It has been a number of years since I was introduced to the concept of white privilege. A number of years ago, I had the opportunity to hear Paula Rothenburg speak to a small group when I was attending St. Cloud State. She introduced me to the concept of “White Privilege”, which was the title of her book. Here is a link from Facebook that demonstrates very clearly how those of us with privilege can play an important role toward racial equality. It is short and the woman narrating is articulate in presenting her case.
Rothenburg opened my eyes to the idea of the white privilege that I myself have, but there are other areas where there is an imbalance of power in which we are all players. Recently Minnesota passed a marriage amendment. I know for a fact that it was the strategy for those campaigning for the amendment to show in its media blitzes straight couples speaking for the right of gay couples to marry. It worked. Those running the campaign knew where the power was.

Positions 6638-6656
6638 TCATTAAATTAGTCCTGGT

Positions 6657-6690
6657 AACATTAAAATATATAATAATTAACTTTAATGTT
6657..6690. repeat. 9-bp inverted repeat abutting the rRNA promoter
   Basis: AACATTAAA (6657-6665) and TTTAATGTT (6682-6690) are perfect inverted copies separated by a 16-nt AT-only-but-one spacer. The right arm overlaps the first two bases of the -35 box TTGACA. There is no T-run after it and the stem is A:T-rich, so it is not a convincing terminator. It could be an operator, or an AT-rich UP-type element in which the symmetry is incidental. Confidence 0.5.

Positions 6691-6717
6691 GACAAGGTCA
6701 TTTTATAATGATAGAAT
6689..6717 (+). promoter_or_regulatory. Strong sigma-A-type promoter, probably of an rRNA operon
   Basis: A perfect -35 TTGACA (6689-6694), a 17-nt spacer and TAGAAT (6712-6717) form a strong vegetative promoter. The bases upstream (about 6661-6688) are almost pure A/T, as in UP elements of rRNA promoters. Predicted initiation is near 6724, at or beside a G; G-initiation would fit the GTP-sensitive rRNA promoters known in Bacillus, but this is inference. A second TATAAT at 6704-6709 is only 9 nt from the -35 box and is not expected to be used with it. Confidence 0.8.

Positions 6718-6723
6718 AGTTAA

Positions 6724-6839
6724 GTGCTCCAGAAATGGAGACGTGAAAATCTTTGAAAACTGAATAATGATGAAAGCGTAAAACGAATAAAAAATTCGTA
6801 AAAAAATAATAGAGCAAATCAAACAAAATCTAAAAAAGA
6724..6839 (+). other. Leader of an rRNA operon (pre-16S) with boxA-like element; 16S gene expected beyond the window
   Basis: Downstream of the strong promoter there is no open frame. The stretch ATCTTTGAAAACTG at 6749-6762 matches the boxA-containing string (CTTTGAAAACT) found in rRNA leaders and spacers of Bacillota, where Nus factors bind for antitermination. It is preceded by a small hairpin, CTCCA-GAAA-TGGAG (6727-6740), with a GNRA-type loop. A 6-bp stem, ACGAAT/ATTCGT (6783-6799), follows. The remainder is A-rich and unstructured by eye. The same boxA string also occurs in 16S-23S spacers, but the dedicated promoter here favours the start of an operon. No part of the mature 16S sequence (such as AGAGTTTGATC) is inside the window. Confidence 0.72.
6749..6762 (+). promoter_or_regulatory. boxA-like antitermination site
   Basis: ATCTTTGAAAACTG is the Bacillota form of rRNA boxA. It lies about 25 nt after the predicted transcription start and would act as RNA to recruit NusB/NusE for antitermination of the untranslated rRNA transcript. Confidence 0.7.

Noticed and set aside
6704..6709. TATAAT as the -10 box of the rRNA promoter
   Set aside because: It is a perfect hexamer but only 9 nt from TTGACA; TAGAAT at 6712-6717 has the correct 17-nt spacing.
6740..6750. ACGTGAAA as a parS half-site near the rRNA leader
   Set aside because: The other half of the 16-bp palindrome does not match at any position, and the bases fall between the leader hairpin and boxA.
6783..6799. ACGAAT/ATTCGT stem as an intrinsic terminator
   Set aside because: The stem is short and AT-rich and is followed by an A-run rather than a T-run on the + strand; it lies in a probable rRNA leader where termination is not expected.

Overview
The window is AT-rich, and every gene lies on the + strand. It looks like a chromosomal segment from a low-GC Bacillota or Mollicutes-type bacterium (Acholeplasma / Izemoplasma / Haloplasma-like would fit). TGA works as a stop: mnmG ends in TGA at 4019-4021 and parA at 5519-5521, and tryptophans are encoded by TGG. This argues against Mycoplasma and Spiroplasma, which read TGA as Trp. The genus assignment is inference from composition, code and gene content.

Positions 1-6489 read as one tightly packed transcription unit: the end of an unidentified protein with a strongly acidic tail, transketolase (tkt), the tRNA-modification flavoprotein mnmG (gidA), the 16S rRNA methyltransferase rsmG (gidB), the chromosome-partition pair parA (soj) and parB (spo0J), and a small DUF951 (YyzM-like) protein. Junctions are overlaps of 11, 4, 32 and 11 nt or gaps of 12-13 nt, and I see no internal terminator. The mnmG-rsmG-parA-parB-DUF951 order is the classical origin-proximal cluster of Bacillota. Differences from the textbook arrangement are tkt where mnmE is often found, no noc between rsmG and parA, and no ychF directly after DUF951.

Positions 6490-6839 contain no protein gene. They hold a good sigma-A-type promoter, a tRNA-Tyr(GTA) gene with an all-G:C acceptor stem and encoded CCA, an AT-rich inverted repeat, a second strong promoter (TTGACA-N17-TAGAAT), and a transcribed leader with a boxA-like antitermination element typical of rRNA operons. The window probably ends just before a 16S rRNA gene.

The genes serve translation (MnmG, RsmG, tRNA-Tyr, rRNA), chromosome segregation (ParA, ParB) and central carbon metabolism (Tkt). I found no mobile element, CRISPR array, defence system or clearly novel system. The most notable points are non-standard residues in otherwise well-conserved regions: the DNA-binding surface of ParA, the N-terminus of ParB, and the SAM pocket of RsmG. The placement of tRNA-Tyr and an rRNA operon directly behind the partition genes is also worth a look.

I am neither black nor gay, but I am part of another group that still suffers oppression greatly in many other countries and in our own country as well. I am a woman in a world of white male privilege. I have had my share of dismissive attitudes from men over the years. as well as sexual violations. What I notice lately is the call to men to speak out against rape and for equal pay and benefits for women. The poor also suffer discrimination and stereotyping and need the voices of those of us in the middle and upper “class” to speak on their behalf. It may feel humiliating to those whose group identity is suffering oppression to have to turn to the group that is guilty of oppression, but it is what works. When Jesus talked about the poor and the disenfranchised he addressed those in power to change their attitudes and behaviors. To those who suffered oppression, he offered love and his voice from his own position of power.